I had to write this information out for my Friends at Really Simple Sails (RSS) who make quality but excellent sails for the GIS and Oz series of boats. These sails may fit other types of boats too.
It is quite possible just to reef the main lines at the edge of the sail and not worry at all about tying up the middle of the sail. That’s what the racing guys do. They don’t want to have to waste time tying in and untying middle reef points.
This photos shows my BETH sailing canoe with only the main reefing lines tied in … the middle part of the sail is just allowed to do what it wants.
That is … intermediate reef lines are far less necessary than people think.
However … if going a long long way in rough weather having a big bag at the bottom of the sail can carry inconvenient water or do something else that may not be fun. So then we have to talk about intermediate ties. I like the all in one solution below rather than individual ties or tingles. It is fast to put in and take out and won’t damage the sail if one of the reefing lines lets go.
One of the advantages of a balance lug sail is reasonably easy and efficient reefing. I put together a guide on how we do it on Storer Boats. it is a useful method to consider as it is faster than tying individual reef points. It will suit John Welsford’s SCAMP, several traditional Humber Canoe Yawls, Bolger Martha Jane, Pheonix 3, Piccup Pram and many others
This diagram just shows the front end reefing because I want to make a point about having the line permanently there and just pulling on through the cleat.
Many boats are unhappy when the crew moves forward so having a cleat that can be reached from the middle of the boat is quite useful.
Front Reef Line – The sail is reefed normally by lashing down the luff and leach using the big eyelets on the edge of the sail. As small boats get less stable as you move forward in the boat having a reefing line tied off on the boom, through the front eye for the reef and to an eye or block on the sailthen back along the boom to a cleat. I would recommend either a CL217mk2 Clam cleat (it is a side entry cleat so you don’t need to thread it or a traditional horn cleat.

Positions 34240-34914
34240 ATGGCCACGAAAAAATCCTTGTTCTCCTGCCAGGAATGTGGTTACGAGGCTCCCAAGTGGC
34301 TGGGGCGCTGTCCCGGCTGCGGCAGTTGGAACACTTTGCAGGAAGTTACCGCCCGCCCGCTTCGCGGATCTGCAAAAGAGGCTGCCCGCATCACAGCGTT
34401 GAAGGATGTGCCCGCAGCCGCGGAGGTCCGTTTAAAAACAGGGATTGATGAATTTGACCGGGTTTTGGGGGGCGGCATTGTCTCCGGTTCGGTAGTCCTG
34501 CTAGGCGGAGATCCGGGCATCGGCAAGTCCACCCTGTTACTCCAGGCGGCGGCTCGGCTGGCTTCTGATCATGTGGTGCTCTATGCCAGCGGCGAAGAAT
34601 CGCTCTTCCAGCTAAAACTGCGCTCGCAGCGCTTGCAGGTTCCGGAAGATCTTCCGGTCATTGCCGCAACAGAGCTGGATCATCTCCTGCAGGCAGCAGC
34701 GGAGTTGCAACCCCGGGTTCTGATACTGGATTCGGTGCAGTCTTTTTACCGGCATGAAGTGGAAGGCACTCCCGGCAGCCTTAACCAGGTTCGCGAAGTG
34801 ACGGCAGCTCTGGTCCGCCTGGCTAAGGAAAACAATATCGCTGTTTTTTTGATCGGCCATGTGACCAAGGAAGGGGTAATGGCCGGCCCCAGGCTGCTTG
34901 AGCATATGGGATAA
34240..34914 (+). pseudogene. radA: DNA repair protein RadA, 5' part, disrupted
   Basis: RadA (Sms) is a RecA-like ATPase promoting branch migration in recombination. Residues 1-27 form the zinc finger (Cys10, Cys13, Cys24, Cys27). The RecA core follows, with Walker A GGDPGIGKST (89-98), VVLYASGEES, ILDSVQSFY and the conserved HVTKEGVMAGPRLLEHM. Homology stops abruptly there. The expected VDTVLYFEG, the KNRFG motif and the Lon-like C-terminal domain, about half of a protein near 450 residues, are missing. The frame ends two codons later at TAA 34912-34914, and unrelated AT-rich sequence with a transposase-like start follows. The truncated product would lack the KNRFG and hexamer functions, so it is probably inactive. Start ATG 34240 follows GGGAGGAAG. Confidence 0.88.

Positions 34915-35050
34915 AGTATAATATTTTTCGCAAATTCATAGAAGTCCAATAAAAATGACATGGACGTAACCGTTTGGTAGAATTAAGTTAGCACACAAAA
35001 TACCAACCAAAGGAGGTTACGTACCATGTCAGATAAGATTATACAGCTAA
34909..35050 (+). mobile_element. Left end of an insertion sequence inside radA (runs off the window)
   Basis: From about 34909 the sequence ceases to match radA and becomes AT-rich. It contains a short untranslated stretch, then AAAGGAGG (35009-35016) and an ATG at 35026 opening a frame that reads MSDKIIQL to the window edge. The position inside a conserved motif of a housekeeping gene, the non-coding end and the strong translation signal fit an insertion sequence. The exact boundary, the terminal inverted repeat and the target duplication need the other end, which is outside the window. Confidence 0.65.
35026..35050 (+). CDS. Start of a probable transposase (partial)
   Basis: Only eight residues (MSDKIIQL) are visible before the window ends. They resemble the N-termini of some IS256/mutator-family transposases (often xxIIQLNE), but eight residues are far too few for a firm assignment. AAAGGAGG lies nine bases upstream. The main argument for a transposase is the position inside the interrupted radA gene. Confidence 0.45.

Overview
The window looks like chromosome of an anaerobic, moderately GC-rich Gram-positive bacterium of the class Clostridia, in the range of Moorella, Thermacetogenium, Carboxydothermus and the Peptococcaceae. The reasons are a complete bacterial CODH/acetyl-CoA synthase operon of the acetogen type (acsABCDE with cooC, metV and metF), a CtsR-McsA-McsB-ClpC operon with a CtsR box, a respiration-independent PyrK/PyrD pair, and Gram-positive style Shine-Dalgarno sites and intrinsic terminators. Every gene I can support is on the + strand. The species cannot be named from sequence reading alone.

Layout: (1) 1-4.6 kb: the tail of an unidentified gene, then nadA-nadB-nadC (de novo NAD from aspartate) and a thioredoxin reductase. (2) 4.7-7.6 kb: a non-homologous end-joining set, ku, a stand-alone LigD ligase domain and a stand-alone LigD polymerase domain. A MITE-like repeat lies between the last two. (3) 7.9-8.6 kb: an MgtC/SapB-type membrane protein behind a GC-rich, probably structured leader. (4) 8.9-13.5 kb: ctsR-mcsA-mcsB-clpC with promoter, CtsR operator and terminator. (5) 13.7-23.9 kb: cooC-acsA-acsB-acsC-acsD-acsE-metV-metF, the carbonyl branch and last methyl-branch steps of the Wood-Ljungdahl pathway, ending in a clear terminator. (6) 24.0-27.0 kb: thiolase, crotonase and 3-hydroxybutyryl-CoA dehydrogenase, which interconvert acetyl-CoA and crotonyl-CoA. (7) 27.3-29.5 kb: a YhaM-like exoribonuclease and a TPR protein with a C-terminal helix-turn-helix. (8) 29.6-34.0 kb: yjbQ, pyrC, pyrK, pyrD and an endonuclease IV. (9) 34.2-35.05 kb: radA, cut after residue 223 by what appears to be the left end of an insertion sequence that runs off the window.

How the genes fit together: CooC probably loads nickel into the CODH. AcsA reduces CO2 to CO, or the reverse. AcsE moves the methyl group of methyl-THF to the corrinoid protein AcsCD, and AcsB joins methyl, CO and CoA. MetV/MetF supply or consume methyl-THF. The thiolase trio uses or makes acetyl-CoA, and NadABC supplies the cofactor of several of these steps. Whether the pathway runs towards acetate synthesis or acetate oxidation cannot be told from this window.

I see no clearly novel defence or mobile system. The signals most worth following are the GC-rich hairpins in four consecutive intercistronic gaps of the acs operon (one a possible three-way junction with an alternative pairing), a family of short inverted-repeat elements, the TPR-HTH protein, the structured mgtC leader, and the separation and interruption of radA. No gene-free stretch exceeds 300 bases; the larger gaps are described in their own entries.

If this is tied in first and pulled very tight that is enough. I would probably recommend spectra for the rope so it doesn’t stretch at all.
Back Reef Line – The back end is more accessible from the body of the boat usually so can be tied in manually.
It is very important the sail is tied down to the boom as well as pulled out towards the end of the boom. If the reef is going into the front sail on the boat, don’t overflatten the sail. Depth in the foot of the front sail will help you keep going against waves, particularly upwind. Much, Much faster. It gives you power low down that won’t heel the boat too much and a touch more weather helm to stop the waves knocking the bow off the wind.
Basically you want to have a depth to chord (distance direct between the tack and clew of the sail) ratio of 1:10. So put a mark on the boom for the back of the sail and write “Reef 1” or “Reef 2” beside it. Guide marks like this can save a lot of time and reduce the risk of making an error.
Reef Point Lacing – there is some urgency usually attached to reefing. For most boats the reef lines are the important item. But often when there is some chance that the sail will be unreefed a bit later or there is not time to snug everything down racing sailors won’t bother at all with the reef point lacing in the body of the sail. It depends on the boat but often the untidiness is not great.
Additionally, the traditional solution of an individual tie at each of the eyelets is slow and awkward to put in and remove. Also it is a rigid system. If one of the reefing lines comes undone all the load will go on the first sail tie and risks ripping the reef point eyelet out of the sail.
I recommend the same method used on racing yachts. They use a thin shock (bungee) cord that spirals around the boom and will stretch and not damage the sail if a reefing line comes undone or breaks. Also the number of eyelets is minimised.
It is also quicker than tying in several separate ties along the boom. Tying individual reef ties belongs on full crew square riggers doing Cape Horn!
Note that with larger boats it is best to set up the main reefing lines before you go sailing. We recommend this with the forward end of the reef with small boats too as it keeps the crew in the bow for a much shorter time, whereas the aft end can be sorted out with a length of line in many boats rather than needing fittings on the boom.